For governments in consuming countries the price fall offers some budgetary breathing-room. Fuel subsidies hog scandalous amounts of money in many developing countries—20% of public spending in Indonesia and 14% in India (including fertiliser and food). Lower prices give governments the opportunity to spend the money more productively or return it to the taxpayers. This week India led the way by announcing an end to diesel subsidies. Others should follow Narendra Modi’s lead.
The axis of diesel
For those governments that have used the windfall revenues from higher prices to run aggressive foreign policies, by contrast, things could get uncomfortable. The most vulnerable are Venezuela, Iran and Russia.
The first to crack could be Venezuela, home to the anti-American “Bolivarian revolution”, which the late Hugo Chávez tried to export around his region. Venezuela’s budget is based on oil at $120 a barrel. Even before the price fall it was struggling to pay its debts. Foreign-exchange reserves are dwindling, inflation is rampant and Venezuelans are enduring shortages of everyday goods such as flour and toilet paper.
Iran is also in a tricky position. It needs oil at about $140 a barrel to balance a profligate budget padded with the extravagant spending schemes of its former president, Mahmoud Ahmedinejad. Sanctions designed to curb its nuclear programme make it especially vulnerable. Some claim that Sunni Saudi Arabia is conspiring with America to use the oil price to put pressure on its Shia rival. Whatever the motivation, the falling price is certainly having that effect.
Compared with these two, Russia can bide its time. A falling currency means that the rouble value of oil sales has dropped less than its dollar value, cushioning tax revenues and limiting the budget deficit. The Kremlin can draw on money it has saved in reserve funds, though these are smaller than they were a few years ago and it had already budgeted to run them down. Russia can probably cope with today’s prices for 18 months to two years, but the money will eventually run out. Mr Putin’s military modernisation, which has absorbed 20% of public spending, looks like an extravagance. Sanctions are stifling the economy and making it hard to borrow. Poorer Russians will be less able to afford imported food and consumer goods. If the oil price stays where it is, it will foster discontent.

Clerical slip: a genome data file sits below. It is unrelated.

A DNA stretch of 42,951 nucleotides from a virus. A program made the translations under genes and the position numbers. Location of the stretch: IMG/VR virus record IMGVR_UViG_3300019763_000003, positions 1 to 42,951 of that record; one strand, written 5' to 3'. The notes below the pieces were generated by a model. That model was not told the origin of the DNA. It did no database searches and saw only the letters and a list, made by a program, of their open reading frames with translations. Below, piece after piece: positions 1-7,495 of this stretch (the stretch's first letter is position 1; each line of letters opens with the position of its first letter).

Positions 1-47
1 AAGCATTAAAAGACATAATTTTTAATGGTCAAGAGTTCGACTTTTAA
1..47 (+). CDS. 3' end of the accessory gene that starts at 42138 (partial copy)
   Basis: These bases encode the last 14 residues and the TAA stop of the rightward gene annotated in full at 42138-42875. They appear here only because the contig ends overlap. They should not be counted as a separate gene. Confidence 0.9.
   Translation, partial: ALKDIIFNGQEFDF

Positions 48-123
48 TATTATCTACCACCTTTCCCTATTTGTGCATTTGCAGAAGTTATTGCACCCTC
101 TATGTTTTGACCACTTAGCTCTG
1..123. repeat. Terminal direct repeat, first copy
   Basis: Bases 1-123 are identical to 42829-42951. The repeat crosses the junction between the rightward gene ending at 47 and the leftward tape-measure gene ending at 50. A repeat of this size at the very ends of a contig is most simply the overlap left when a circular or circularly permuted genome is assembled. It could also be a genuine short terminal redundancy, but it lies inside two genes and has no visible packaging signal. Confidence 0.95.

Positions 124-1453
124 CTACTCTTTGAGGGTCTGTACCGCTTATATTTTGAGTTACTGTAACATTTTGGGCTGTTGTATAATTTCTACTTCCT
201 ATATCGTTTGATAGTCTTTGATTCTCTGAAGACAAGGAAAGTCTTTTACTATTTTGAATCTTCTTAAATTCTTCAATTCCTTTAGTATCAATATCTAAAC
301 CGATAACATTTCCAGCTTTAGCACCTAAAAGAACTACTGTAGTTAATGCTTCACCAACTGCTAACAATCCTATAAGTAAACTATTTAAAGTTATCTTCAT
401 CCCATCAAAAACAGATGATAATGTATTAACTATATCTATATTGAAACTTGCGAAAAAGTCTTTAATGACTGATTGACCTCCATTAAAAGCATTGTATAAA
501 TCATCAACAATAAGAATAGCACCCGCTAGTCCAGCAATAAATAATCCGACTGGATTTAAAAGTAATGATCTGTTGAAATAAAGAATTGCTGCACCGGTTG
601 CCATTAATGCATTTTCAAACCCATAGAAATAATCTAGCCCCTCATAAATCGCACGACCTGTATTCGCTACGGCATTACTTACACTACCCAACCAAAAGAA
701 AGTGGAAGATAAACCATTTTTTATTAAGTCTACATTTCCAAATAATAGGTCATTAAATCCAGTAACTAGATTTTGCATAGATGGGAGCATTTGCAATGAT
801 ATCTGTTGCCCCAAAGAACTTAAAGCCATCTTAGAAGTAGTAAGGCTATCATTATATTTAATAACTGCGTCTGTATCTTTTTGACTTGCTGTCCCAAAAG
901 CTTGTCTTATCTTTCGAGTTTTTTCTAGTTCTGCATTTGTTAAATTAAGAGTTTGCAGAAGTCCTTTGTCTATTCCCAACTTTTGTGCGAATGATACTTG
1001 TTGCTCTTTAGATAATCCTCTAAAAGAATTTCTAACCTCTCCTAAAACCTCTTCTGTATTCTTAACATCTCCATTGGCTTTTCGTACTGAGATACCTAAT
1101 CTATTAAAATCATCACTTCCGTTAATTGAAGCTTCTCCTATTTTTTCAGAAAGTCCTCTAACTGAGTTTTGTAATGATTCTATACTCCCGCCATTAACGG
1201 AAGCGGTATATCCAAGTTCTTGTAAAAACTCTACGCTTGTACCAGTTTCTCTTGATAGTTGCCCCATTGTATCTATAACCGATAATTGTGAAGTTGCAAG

Democrats and liberals should welcome the curb the oil price imposes on countries like Iran, Venezuela and Russia. But there is also an increased risk of instability. Iran’s relatively outward-looking president, Hassan Rouhani, was elected to improve living standards. If the economy sinks, it could strengthen the hand of his hardline opponents. Similarly, a default in Venezuela could have dire consequences not just for Venezuelans but also for the Caribbean countries that have come to depend on Bolivarian aid. And Mr Putin, deprived of economic legitimacy, could well plunge deeper into the xenophobic nationalism that has fuelled his campaign in Ukraine. Cheaper oil is welcome, but it is not trouble-free.